Oh, how I absolutely love the places it takes me! Almost every night before I go to sleep the television in my bedroom takes me to New York City to meet with my friends Carrie, Charlotte, Samantha and Miranda. Every morning the television in my kitchen takes me all around the globe, lately to Washington, accompanied by my friends at City News at six AM. Once or twice a week, the television in my family room takes me to wherever I order it to, using Rogers Cable.
Quite obviously, I get good use of the televisions in my home.
As a child of the 90s I have never felt that the television has occupied too much of my time. I watch it more frequently now that I am older and more interested in the news; but even so, I enjoy my television with moderation. I am not a "couch potato" and would find it extremely difficult to sit in front of the TV for hours at a time.
When I was younger, it was nearly impossible to get me to watch TV, unless my ultimate favourite shows were on (Full House, Fresh Prince of Bel Air, etc.) I would have rather been playing "house", dancing, painting or taking good care of my dolls. My imagination was extremely large and wild when I was little. At a young age of twelve, I had dozens and dozens of stories written that would just form in my head. I was instructed to write them out and hang on to them. To this day, I look back in awe at how articulate and detailed I was. My point being: I do not feel that the impact of television had a negative effect on me as a child.
As the new millennium approached, research and statistics proved that childhood obesity was on a steady rise. What was to blame besides Philo Farnsworth's television?
I truly do believe that television has taken over children's lives nowadays and that the role it plays is far too great. Children stare mindlessly at the TV for hours on end, memorized by the bright colours and interesting sounds. I found one of Neil Postman's quotes in his keynote speech, The Humanism of Media Ecology, very disturbing. He says, "I think some of you know that among the severely negative consequences of television - at least as I see them - is its role in making the institution of childhood obsolete. I would call that a moral decline. Of course, there are some people, especially merchants, who think that the disappearance of childhood is a good idea. But even those, like me, who think it is a catastrophe have to keep in mind that 100 years from now, it may not seem so. In fact, people might believe that the idea of childhood was no great advantage, at any time, either to the young or to the old, and the sooner television wrecked it the better." This seems terrifying to me. Life without childhood? This thought is seriously disturbing and unimaginable.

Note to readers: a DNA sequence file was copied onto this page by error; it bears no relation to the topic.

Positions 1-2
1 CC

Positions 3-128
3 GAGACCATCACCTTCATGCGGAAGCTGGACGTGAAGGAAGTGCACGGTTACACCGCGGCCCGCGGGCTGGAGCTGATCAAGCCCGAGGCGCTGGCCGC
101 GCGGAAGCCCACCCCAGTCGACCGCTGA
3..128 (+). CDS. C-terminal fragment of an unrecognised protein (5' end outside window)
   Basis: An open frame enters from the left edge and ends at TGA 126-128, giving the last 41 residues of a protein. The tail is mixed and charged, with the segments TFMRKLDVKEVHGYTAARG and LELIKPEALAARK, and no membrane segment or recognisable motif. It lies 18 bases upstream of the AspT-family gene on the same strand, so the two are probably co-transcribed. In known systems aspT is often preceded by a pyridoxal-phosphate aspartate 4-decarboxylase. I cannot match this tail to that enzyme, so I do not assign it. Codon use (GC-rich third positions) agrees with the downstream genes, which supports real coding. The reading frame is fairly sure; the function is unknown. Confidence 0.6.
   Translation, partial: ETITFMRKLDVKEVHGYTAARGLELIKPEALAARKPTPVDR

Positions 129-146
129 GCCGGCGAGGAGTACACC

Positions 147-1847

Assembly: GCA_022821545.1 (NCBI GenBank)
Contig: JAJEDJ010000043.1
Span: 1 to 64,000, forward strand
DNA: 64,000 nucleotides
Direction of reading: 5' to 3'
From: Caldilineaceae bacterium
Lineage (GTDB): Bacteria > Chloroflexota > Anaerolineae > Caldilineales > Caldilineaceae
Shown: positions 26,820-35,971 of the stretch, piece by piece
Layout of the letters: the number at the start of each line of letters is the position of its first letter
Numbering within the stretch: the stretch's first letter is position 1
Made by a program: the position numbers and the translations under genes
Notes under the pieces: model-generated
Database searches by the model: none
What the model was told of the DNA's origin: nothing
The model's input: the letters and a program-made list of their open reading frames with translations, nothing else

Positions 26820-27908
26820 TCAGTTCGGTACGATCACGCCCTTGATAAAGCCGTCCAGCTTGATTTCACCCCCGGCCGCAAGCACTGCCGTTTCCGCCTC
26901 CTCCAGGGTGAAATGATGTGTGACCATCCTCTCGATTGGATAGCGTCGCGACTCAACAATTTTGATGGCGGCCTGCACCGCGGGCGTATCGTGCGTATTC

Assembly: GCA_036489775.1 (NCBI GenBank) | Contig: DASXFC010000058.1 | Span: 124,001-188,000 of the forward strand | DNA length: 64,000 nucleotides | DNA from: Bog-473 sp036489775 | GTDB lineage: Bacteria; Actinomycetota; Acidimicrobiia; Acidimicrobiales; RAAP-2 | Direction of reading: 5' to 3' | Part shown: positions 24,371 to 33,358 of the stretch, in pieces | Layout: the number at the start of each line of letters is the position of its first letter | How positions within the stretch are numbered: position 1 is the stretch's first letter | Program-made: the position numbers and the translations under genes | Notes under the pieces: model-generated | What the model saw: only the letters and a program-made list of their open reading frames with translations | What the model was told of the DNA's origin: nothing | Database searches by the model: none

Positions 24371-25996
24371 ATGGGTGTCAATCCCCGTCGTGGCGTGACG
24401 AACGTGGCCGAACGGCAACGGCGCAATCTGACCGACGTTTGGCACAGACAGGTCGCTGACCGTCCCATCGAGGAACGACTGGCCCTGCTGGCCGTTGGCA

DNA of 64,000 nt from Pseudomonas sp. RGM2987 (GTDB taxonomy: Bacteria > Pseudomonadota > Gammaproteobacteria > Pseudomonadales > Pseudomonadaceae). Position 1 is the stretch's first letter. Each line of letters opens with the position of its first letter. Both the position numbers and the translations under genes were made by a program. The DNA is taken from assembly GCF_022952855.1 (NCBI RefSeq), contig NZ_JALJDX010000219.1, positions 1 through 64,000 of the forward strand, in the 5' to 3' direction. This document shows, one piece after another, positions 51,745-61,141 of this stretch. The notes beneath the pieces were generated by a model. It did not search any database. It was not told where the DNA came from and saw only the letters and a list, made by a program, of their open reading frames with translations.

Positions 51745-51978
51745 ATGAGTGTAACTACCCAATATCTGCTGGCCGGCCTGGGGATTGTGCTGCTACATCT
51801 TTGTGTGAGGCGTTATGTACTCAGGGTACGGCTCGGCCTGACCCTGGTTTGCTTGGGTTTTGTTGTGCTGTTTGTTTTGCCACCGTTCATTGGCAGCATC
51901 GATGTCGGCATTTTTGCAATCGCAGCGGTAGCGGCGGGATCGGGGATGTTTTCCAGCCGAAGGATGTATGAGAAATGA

How could we be willing to give up childhood for the price of a television? As I grow older and life becomes more hectic and demanding, I often find myself looking back to the simple times when I could run around my backyard through the sprinkler or build forts in the basement.
The impact of television has not seemed very catastrophic in the last 81 years but perhaps its impact was not strong enough beforehand. Nowadays, televisions are in every room of the house and on almost all of the time leaving children gazing at them habitually.
Television has made and continues to make a strong cultural impact all across the globe. Almost anyone can afford to buy one with the prices greatly declining. Heck, even children can afford to purchase a television! The price? Their youth.